And then, when we go to treat these implants, we ha — there’s been an [sic] never-ending conversation about what type of instruments. I think the science fully supports now that if you are going to touch the implant with a metal scaler, titanium is best. Softer Rockwell hardness, or lower Rockwell hardness, would be great to touch that implant. And, when you do touch an implant — I don’t care if it’s with titanium or not — you are changing that surface. You’re altering that surface in some way. So it would be great if we weren’t touching that implant unless we absolutely had to in order to remove hard deposit.
So, if it’s calculus, it does tend to come off a little bit easier. If it’s cement, that tends to take a little bit more time. It takes a lot more strokes and a lot more pressure against that implant to remove the cement, and we just know that that’s going to alter the surface, but we can’t leave it there because that will cause further disease.
But, if you’re just managing biofilm — let’s say this is a beautiful, healthy implant, it has had no attachment loss, you don’t see the abutment, and it’s just biofilm that we’re managing. Right now, I think if you don’t have the proper tools of an air-powder system like EMS or Acteon, then you can use a fine pumice, like something from Ivoclar. They have one that’s really low pumice, like a seven on the RDA. It’s called Proxyt. And you can just polish the implant and just do biofilm removal that way.
I personally use the glycine or erythritol powder because it is one of the only things that is not changing the surface of the implants. I know a lot of offices don’t have that. It seems like this new fancy equipment. Once upon a time I was calling that “best practices.” Like, if you had this in your office and you were able to do this AIRFLOW for EMS and then AIR-N-GO for Acteon, you were doing best practices. But, now, I really believe that that’s a standard of care. It’s here in the US. If you’re seeing implants enough, it’s worth investing in this equipment to make sure that you are not altering that medical device that’s implanted in somebody’s head.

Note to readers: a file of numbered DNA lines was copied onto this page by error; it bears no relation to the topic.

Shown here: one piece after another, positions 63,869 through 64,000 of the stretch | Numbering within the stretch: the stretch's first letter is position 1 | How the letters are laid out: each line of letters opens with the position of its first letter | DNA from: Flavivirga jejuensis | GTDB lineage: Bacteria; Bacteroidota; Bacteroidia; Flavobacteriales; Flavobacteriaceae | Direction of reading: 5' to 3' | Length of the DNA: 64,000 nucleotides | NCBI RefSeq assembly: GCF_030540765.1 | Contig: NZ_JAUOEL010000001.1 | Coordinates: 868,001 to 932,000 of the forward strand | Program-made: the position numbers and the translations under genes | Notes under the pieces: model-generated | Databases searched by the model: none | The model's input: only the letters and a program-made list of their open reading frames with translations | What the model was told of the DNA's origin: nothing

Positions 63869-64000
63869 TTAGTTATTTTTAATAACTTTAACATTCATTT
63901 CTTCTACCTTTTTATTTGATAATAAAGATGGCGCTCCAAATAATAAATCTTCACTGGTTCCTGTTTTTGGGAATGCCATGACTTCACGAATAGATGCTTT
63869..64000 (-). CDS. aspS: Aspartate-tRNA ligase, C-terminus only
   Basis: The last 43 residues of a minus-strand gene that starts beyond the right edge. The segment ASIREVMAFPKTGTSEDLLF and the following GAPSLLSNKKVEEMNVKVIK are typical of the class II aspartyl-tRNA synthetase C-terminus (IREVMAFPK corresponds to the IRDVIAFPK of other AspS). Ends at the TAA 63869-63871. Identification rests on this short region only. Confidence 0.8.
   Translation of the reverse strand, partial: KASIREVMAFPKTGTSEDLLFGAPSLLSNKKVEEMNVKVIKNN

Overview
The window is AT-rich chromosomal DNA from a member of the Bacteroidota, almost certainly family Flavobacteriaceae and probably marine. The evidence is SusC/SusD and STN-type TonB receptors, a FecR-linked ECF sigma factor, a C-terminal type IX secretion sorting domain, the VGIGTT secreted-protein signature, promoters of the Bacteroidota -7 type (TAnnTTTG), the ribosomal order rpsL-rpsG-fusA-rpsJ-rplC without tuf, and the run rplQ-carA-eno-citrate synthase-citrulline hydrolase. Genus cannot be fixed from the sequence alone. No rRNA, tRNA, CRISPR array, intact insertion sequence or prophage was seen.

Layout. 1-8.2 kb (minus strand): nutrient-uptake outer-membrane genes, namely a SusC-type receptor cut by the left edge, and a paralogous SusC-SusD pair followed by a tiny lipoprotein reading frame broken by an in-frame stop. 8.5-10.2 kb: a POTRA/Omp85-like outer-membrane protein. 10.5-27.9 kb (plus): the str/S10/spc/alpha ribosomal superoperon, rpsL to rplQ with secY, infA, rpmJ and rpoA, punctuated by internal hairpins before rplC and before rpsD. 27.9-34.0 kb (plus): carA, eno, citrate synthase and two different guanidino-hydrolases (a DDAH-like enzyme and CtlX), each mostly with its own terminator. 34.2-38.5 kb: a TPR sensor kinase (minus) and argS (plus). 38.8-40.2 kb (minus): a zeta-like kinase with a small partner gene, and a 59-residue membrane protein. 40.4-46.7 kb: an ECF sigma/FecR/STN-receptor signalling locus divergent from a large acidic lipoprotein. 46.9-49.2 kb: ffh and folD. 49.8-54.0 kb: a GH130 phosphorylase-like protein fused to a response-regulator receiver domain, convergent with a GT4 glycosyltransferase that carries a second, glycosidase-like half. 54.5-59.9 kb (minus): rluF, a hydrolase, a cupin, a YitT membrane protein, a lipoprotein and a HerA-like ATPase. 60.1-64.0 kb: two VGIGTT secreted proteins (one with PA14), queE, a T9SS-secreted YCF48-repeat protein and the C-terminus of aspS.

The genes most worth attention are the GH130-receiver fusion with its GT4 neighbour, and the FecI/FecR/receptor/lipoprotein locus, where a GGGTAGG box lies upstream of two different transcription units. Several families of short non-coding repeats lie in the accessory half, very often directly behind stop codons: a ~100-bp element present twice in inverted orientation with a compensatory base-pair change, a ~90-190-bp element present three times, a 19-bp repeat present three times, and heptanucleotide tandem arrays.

So, if it’s biofilm management, I think erythritol and glycine are some of the best ways to disrupt that biofilm. If that’s not an option for you, using a fine pumice like Proxyt from Ivoclar. And, if you do have exposed root surface — or threads, then, yeah, that’s the same thing goes, you know, for just doing biofilm management.
If you have to take a scaler to that implant, remember titanium is best. And lavage is great, but making sure that you’re using ultrasonic instruments that are hopefully titanium like the piezo’s tips that are out there that are titanium. But it’s going to be really difficult to get that ultrasonic down into that sulcus without touching the implant, so I would just proceed with caution.
But this is also a great thing to add if you have that question, you’re like, “This is what I have as far as equipment. This is the type of patient that I’m seeing,” and putting that in that Facebook group called Dental Implants Uncovered. They’re a really fantastic resource.
You can definitely check out a lot of the articles that I have written about dental implant maintenance in office and at home. I think the home care is a huge part, and if we are seeing somebody with calculus where we’re always having to put that titanium scaler to the implant itself, then we really need to beef up that at-home maintenance. And so that’s going to look different for everyone. I have lots of articles about that. You can actually head to my personal website, michellestrangerdh.com, and click “articles,” and you’ll find some of those there.
And, of course, continue to follow the podcast. Thank you so much for any time that you share the episodes. If you learned something, tell your friends. We have grown this podcast organically because of you guys, and we really do appreciate that. We appreciate you. And I hope everyone has a wonderful holiday and a happy new year. Thank you, again, for taking the time listening to this TIPisode, and continue enjoying the podcast.